Basically, I felt that our movement through urban space was carried forward by a speech bubble, which is why I was so critical. But then again, we had an excuse to insulate ourselves through chatter. The reason was on TV, in every café and restaurant, in every shop, on every face. On September 3rd 2004, the first day of our dérive: Beslan. The drama started on September 1st, the first day of school: flower rituals and children’s songs. In the light of the tragedy, it seemed tasteless to enjoy the utopian boldness of a school in the form of a hammer and sickle 6.
The geopolitical abstraction of “post-Soviet space” returned in full force when Putin made a speech on a broken TV in a cheap café with Soviet green minimal walls. He declared something that almost amounted to a state of exception, demanding national unity and new “power verticals.” Talking Agamben all the way from the military-store on the canal, we reached Ekaterinhof park, where we parodied an American group-hug. Technopop blared across the empty band-stand. It was the last day of summer. Walking through the park, we eventually reached rusty joy rides: bumper cars and swings on fenced-off territory. There was even a booth with air rifles for target practice.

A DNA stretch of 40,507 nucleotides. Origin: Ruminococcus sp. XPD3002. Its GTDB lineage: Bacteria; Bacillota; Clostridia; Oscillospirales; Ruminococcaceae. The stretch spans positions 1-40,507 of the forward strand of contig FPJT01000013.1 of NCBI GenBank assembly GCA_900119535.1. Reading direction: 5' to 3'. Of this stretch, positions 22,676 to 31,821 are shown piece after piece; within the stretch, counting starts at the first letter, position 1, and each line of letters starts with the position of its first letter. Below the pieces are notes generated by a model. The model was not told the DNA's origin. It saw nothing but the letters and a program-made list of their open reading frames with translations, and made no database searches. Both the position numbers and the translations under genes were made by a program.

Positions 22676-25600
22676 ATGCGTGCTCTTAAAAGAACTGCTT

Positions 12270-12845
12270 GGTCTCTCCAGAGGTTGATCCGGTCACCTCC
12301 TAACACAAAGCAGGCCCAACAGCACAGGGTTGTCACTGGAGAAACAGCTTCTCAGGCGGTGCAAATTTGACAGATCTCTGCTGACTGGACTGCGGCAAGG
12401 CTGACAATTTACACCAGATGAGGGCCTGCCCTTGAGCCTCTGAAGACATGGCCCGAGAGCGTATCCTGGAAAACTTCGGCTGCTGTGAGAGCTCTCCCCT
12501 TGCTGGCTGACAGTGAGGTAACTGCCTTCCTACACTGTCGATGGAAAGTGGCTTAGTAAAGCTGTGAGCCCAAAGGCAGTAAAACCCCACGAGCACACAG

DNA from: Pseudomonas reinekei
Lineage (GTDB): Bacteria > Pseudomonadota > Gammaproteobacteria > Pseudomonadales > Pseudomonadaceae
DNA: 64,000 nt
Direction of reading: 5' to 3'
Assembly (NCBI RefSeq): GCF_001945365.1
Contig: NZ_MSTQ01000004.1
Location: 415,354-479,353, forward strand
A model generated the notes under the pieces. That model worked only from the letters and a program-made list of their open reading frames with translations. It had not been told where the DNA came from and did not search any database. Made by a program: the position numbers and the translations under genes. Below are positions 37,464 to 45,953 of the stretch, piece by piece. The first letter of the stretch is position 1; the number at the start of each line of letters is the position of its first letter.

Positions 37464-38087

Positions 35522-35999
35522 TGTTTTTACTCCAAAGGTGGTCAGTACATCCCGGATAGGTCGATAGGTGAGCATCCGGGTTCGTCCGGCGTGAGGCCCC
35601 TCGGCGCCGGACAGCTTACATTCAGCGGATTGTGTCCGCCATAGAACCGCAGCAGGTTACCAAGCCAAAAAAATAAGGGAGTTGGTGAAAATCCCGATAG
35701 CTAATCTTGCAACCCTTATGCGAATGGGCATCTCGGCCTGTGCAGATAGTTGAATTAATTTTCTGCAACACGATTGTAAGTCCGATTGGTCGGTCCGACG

Swings with wings: a bitter-sweet Soviet children’s song called Krylatie kacheli was blaring over the loudspeakers. Most of the others left their stuff in my care on a bench in order to swing more freely, including Artiom Magun, who had been carrying around an elegant black umbrella. Community affects, back and forth. Lover reunited, adulterous embrace. The need for comfort didn’t only come from the exceptional tragedy of murdered schoolchildren. Again, late Soviet antiquity was modernity’s “normal childhood,” a infantile-nostalgic version of the same Taylorized enthusiasm of movement when 20th century communism was still alive; to and fro, back and forth, flying, kissing. It’s too bad that the footage in my camera was lost.
At some point, the joyride operators turned off the music and asked us to leave. We started talking about reduction and Alain Badiou. As we were crossing the bridge that separates park from city, Magun stopped in his tracks: “I’ve forgotten my umbrella.” This made me feel very guilty. Leaving the others, Magun and I turned back.
We almost missed the swings: the gates of the little amusement park had already been padlocked. A guard-dog on a long leash was barking violently in order to protect her puppy. A heavyset young man was standing next to the guardhouse. We called to him through the fence. “Umbrella? Yeah. I saw an umbrella.” Growing nervous – the umbrella might have been a bomb – Magun and I walked back to the bumper cars.